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Marino Marini

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Marino Marini

Marino Marini is born on 27th February 1901 in Pistoia.

In 1917 he enrolls at the Accademia di Belle Arti in Florence, where he attends the course in Drawing and Painting and then the Special Course in Sculpture, under Domenico Trentacoste, from 1922. He exhibits for the first time at the Venice Biennale of 1928.

He leaves Florence for Milan in 1929 and visits Paris for the first time, where he presents “People” in a group show at the Galerie Bonaparte. He sends The “Priest” in wax to the exhibition of the “Novecento Italiano” in Milan. in 1931 he wins third prize for sculpture at the first Quadriennale in Rome.

Marini visits the Cathedral of Bamberg in Germany (1934) where he admires the equestrian statue of Henry II in stone, the “Bamberg Rider”, which he later declares will be one of the sources for his Riders. In 1936 he takes part in the twentieth Venice Biennale: the principal work he exhibits, a Rider in plaster, is severely criticized for its excessively archaic and primitive style.

He marries Mercedes Pedrazzini on 14 December 1938.

Next year Marini holds an important solo exhibition at the Galleria Barbaroux in Milan where, along with a large number of portraits, he again presents his “Rider” in plaster, previously shown at the 1936 Venice Biennale, as well as The Pilgrim, a new, large-scale Rider. Italy’s more discriminating art collectors become interested in his work.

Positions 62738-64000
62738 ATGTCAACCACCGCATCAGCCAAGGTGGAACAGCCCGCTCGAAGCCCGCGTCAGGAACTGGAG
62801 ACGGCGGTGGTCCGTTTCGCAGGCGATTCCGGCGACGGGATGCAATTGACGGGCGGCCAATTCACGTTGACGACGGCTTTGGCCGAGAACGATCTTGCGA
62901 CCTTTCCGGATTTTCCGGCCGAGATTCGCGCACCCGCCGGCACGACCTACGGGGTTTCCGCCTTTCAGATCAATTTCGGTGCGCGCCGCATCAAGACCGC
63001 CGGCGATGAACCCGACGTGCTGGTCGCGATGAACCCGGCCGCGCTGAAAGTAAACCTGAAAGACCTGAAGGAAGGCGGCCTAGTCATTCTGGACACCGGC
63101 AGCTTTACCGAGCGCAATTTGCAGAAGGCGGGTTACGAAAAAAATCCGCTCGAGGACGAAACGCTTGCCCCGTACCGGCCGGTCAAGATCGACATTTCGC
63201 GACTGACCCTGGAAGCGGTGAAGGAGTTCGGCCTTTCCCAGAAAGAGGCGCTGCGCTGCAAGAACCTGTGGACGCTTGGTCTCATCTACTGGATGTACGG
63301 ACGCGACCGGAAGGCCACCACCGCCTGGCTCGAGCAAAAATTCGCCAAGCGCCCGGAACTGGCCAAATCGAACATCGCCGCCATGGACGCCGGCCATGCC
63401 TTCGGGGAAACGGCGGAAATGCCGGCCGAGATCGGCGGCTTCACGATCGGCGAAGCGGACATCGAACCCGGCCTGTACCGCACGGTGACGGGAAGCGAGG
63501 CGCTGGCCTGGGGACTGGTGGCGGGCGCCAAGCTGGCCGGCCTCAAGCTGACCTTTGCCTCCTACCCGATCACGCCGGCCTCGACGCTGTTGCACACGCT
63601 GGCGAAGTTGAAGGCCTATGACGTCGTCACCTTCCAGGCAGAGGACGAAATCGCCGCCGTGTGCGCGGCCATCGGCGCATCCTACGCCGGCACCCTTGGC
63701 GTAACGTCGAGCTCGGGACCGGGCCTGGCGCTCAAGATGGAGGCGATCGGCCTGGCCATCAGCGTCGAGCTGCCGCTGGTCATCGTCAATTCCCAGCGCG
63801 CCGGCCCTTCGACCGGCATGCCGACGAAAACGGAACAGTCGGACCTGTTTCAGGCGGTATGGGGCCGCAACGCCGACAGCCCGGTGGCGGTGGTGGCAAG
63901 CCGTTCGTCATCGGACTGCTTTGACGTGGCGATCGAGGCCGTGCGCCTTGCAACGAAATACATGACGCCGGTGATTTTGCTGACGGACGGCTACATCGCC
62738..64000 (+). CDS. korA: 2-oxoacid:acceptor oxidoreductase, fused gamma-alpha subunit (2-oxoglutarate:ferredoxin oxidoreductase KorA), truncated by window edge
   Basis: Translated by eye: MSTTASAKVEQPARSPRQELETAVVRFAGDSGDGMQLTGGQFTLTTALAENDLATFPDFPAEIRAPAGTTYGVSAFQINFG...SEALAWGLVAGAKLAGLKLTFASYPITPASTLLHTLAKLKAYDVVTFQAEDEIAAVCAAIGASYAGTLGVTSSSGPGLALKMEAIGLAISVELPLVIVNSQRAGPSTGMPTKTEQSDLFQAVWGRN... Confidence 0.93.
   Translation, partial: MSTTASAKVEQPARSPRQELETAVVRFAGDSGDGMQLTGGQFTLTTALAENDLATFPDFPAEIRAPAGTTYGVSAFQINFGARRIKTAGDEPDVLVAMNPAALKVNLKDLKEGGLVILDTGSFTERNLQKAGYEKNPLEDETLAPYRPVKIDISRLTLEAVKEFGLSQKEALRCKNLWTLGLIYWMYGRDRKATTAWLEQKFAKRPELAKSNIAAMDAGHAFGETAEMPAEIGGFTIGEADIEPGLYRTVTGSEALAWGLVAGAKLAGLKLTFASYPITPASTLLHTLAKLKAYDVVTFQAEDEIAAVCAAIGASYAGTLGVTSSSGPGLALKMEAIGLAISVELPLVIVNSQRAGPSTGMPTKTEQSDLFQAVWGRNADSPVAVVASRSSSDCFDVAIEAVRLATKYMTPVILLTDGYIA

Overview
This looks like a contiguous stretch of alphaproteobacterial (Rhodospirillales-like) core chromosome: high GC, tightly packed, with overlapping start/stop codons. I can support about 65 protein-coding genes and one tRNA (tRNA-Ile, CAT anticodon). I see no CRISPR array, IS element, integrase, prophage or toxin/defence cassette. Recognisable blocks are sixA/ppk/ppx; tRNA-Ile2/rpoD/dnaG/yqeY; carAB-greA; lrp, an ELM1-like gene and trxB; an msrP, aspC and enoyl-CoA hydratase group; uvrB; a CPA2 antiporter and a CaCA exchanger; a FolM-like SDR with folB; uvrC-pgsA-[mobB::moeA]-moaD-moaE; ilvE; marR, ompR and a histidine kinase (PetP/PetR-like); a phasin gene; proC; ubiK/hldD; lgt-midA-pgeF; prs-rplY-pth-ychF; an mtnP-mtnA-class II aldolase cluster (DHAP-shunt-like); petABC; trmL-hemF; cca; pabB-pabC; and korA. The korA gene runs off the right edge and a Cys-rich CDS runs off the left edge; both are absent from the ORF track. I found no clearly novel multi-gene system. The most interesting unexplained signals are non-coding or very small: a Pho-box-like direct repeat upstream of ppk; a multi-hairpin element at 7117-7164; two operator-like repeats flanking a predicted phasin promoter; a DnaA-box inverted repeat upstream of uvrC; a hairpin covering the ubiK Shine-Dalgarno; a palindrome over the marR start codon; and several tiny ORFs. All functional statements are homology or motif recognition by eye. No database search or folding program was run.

The work he carries out in the two years 1943-1944 become the content of a monograph with an introduction by the philologist Gianfranco Contini. In October he takes part in an exhibition with Arnold D’Altri, Richier and Wotruba at the Kunstmuseum Basel: Swiss critics include him among the exponents of international sculptural expressionism.

In 1949 Marini takes part in the exhibition “XXth Century Italian Art” organized at the Museum of Modern Art in New York by Luigi Toninelli. He meets Peggy Guggenheim, who purchases a “Rider” in plaster and has it cast in bronze before placing it, with the title The Angel of the City, in her Ca’ Venier dei Leoni house-museum in Venice.

He wins the Grand Prix for Sculpture at the Venice Biennale 1952, where he is present with a solo show: the controversy that arises around his work led the Comune of Milan to decide against the purchase of The Large Horse, which is bought instead by the Museum of Stockholm. This opens up new exhibition opportunities in Göteborg, Copenhagen and Oslo, where he holds solo shows the following year. He exhibits with Henry Moore and Wotruba at the Galerie Welz in Salzburg.

His first retrospective exhibition in Italy takes place in the PalazzoVenezia in Rome in 1966.

A large exhibition of portraits titled “Personaggi del XX secolo” takes place at the Centro Studi Piero della Francesca in Milan, in 1972. On this occasion, he is given the honorary citizenship of the city. He donates a large number of works that are installed as the Museo Marino Marini in the Galleria Comunale d’Arte Moderna of Milan.

Marino Marini diea on 6 August 1980 in Viareggio.

The Centro di Documentazione of the work of Marino Marini is inaugurated in 1979 and the Fondazione Marino Marini is established in Pistoia in 1983.